- Swing-bed services provided at 90 percent of critical access hospitals (CAHs) could have been avoided by use of neighboring alternative facilities during 2010, reports the Office of Inspector General (OIG).
If swing-bed services at CAHs — which guarantee beneficiaries in rural areas have a variety of accessible services — were made using skilled nursing facility prospective payment system (SNF PPS) rates, Medicare could have saved $4.1 billion over six years, according to OIG calculations.
“We estimated that for 1,080 of the 1,200 CAHs that offered swing-bed services during CY 2010,” says OIG, “beneficiaries had access to the similar SNF services within a 35-mile radius at alternative facilities.”
OIG maintains 1,770 alternative facilities were “within reasonable driving distances” with excluded transportation costs since they “can vary greatly, they are difficult to quantify, and the extent of their impact is unknown.”
OIG previously recommended CMS pursue legislation to decrease reimbursement rates for CAH swing-beds to the lower SNF PPS rates paid for comparable services at alternative facilities.
“In a 2005 report to Congress, says OIG, “the Medicare Payment Advisory Commission stated that cost-based reimbursement has led to more rapid cost growth among CAHs than other rural hospitals.”
OIG says this cost growth was uninterrupted with CAH swing-bed usage increasing from 789,000 days from CY 2005 to 914,000 days in CY 2010.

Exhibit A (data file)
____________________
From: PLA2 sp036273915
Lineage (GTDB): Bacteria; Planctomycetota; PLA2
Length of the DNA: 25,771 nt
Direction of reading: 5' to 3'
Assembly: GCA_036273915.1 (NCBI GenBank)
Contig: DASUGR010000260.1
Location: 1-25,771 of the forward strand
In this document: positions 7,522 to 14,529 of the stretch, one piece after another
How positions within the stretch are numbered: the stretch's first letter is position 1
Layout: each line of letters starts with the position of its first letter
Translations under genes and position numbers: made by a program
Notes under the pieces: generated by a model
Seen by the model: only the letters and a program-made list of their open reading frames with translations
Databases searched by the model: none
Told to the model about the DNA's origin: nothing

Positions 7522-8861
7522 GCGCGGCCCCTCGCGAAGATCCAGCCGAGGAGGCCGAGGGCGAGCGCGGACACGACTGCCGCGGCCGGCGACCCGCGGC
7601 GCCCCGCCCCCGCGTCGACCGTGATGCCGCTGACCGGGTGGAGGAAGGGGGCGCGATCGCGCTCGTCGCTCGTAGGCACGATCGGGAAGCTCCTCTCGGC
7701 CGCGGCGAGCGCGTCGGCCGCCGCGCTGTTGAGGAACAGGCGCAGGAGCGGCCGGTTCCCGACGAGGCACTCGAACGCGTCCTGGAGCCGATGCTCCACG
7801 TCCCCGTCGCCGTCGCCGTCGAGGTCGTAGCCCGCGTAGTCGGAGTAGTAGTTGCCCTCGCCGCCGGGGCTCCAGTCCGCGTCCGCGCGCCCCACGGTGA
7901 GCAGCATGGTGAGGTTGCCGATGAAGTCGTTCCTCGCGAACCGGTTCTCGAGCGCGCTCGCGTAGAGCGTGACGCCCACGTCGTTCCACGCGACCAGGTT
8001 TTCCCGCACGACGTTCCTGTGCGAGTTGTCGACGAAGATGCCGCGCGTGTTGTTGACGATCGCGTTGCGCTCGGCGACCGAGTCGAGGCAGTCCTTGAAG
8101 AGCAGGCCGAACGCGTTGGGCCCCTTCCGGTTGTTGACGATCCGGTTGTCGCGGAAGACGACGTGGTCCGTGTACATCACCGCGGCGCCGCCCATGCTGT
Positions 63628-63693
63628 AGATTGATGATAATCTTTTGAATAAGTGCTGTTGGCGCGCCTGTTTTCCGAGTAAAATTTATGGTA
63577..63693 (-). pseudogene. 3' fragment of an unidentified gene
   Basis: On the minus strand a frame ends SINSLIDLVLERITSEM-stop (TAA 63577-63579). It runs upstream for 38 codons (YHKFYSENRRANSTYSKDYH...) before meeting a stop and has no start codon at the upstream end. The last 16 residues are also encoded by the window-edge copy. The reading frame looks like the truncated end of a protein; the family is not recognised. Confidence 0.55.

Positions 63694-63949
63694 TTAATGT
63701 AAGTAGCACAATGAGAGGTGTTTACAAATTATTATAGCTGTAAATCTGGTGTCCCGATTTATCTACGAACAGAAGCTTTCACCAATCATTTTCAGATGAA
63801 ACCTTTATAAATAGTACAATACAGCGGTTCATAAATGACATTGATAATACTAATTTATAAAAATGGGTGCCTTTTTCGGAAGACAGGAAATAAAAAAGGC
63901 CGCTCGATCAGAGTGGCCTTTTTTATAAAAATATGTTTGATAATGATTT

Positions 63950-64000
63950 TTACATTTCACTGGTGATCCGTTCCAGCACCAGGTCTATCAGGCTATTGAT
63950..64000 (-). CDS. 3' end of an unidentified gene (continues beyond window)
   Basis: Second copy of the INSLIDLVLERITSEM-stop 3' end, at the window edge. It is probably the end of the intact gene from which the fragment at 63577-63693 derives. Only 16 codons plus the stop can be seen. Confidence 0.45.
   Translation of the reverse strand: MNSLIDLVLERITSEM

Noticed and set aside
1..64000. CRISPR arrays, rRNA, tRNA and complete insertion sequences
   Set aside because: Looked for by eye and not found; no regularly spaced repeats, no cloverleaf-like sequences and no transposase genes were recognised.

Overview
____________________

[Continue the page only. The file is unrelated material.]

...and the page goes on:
“This cost growth,” OIG continues, “was related specifically to post-acute skilled care services provided in swing-beds.”
Medicare’s yearly expenditures doubled to reach over $1 billion during this six-year period, according to OIG.
Medicare spent four times more for swing-bed services at CAHs than for similar services at alternative facilities.
“This increase was likely caused by the fact that the Medicare Prescription Drug, Improvement, and Modernization Act of 2003 granted CAHs more flexibility in their use of beds as swing-beds,” OIG states, “thus increasing reimbursement and grandfathering of previously State-designated ‘necessary provider CAHs.”
CAH reimbursements for swing-bed services differ, says OIG. “Unlike CAH swing-bed services that are reimbursed at 101 percent of ‘reasonable cost,” Medicare pays for SNF services provided in SNFs at predetermined daily rates (under the SNF PPS).”
According to OIG, bed availability for beneficiaries at alternative facilities would mean a more cost effective Medicare alternative that is low-risk and would not limit care access.
Although CMS concurred that CAH swing-bed operation is indeed growing, it opposed OIG’s findings that there was a prominent availability of skilled nursing services within direct vicinity of alternative facilities.
CMS also disputed OIG’s $4.1 billion estimate, claiming the sample was inadequately represented as an overestimation.
To this statement, OIG responded, “Because each CAH had an equal chance of being selected, our sampling approach did not bias the estimates we made to the total 1,200 CAHs that provide swing-bed services.”